Consult your doctor immediately if you think you have been in contact with the hepatitis A virus. A dose of the hepatitis A vaccine taken with a medicine called immunoglobulin against hepatitis A may protect you from getting sick if you take it shortly after having been in contact with the hepatitis A virus.

Food, diet, and nutrition

If you have hepatitis A, you should take steps to take care of yourself, which includes eating a healthy diet. Avoid drinking alcohol, which can damage the liver. Contact your doctor before taking vitamins and other supplements.

Points to remember:

  • Hepatitis A is a virus, or an infection, that causes liver disease and inflammation.
  • Anyone can get hepatitis A, but some people are more prone than others.
  • A person could get hepatitis A through contact with the stool of an infected person.
  • Most people do not have symptoms of hepatitis A.
  • Children under 6 years of age may not have symptoms of hepatitis A.
  • Hepatitis A can cause mild flu-like symptoms in adults and older children.
  • Consult a doctor immediately if you or a child in your care has symptoms of hepatitis A.
  • A blood test will show if you have hepatitis A.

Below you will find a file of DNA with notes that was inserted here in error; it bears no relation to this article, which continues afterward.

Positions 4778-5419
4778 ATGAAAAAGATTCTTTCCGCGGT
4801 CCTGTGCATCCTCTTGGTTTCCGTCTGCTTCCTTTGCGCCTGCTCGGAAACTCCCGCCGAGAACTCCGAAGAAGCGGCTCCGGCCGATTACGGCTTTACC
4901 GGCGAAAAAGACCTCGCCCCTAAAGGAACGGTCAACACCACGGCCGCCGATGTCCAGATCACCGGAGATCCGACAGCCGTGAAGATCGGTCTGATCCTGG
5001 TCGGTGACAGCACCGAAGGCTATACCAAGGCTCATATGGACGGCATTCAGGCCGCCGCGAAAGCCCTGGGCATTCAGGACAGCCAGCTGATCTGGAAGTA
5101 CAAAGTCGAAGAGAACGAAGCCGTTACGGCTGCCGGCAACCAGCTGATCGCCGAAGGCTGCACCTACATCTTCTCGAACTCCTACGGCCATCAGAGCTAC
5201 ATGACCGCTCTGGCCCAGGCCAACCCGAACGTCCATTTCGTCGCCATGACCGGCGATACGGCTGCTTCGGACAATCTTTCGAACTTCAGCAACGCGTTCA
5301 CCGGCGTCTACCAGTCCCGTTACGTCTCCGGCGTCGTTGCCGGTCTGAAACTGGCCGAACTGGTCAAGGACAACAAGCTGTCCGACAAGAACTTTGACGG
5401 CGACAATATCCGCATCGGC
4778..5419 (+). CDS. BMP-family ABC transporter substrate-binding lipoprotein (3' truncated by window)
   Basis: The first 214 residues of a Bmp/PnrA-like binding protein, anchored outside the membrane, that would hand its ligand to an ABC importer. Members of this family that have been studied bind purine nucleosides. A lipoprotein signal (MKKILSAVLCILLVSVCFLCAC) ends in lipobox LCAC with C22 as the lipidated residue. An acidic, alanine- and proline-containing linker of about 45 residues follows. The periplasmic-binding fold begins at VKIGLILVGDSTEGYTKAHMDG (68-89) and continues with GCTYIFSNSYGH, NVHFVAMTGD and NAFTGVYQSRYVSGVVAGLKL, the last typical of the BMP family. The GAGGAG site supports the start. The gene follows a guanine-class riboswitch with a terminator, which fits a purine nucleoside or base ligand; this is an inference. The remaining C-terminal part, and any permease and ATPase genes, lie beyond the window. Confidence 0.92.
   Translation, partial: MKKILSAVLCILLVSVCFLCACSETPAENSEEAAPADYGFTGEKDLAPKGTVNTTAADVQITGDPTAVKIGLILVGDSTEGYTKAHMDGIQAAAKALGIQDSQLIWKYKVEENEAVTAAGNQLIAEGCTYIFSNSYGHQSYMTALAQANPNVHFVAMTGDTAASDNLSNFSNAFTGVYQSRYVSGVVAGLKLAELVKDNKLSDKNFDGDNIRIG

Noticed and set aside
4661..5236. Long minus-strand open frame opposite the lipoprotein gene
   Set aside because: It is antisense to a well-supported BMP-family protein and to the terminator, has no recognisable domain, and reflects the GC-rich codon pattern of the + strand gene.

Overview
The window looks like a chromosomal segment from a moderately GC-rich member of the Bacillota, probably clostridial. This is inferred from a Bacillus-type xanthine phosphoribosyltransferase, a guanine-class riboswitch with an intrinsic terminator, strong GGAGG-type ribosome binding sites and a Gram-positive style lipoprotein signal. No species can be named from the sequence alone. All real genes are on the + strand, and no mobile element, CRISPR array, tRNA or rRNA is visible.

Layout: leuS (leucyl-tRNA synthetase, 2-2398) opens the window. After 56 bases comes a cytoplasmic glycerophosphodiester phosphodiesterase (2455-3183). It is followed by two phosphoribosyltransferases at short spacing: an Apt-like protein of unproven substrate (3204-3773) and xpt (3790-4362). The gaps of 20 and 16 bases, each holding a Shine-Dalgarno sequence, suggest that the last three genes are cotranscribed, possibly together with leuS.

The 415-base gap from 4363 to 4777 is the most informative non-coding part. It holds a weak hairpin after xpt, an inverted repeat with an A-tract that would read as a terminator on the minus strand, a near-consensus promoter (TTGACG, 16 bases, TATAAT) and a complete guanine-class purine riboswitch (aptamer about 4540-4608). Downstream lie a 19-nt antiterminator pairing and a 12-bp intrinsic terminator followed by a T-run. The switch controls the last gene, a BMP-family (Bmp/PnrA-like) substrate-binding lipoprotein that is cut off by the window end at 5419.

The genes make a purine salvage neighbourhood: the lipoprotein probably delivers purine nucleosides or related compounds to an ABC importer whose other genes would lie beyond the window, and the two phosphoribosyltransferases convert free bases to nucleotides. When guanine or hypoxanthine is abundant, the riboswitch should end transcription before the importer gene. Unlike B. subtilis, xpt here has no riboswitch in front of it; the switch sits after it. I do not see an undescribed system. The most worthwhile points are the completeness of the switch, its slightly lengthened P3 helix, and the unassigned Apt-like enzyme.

• Hepatitis A usually improves in a few weeks without treatment.
  • You can avoid getting hepatitis A by getting the hepatitis A vaccine.
  • Tell your doctor and dentist if you have hepatitis A.
  • Consult your doctor immediately if you think you have been in contact with the hepatitis A virus.

EXPRESS MEDICAL

Express Medical was set up by Dr Louise Geary to provide a friendly, convenient and affordable medical practice. The services are run by skilled and experienced healthcare professionals.

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OPENING HOURS

Mon to Fri - 10am to 8pm
Weekends - Closed

Closed for Lunch - Mon to Thurs
(2:30pm to 3:30pm)

CONTACT DETAILS

ADDRESS:
St.Patricks Woollen Mills,
Douglas,
Cork,
T12 PTW9

PHONE:
021 4360100

FAX:
021 436 0089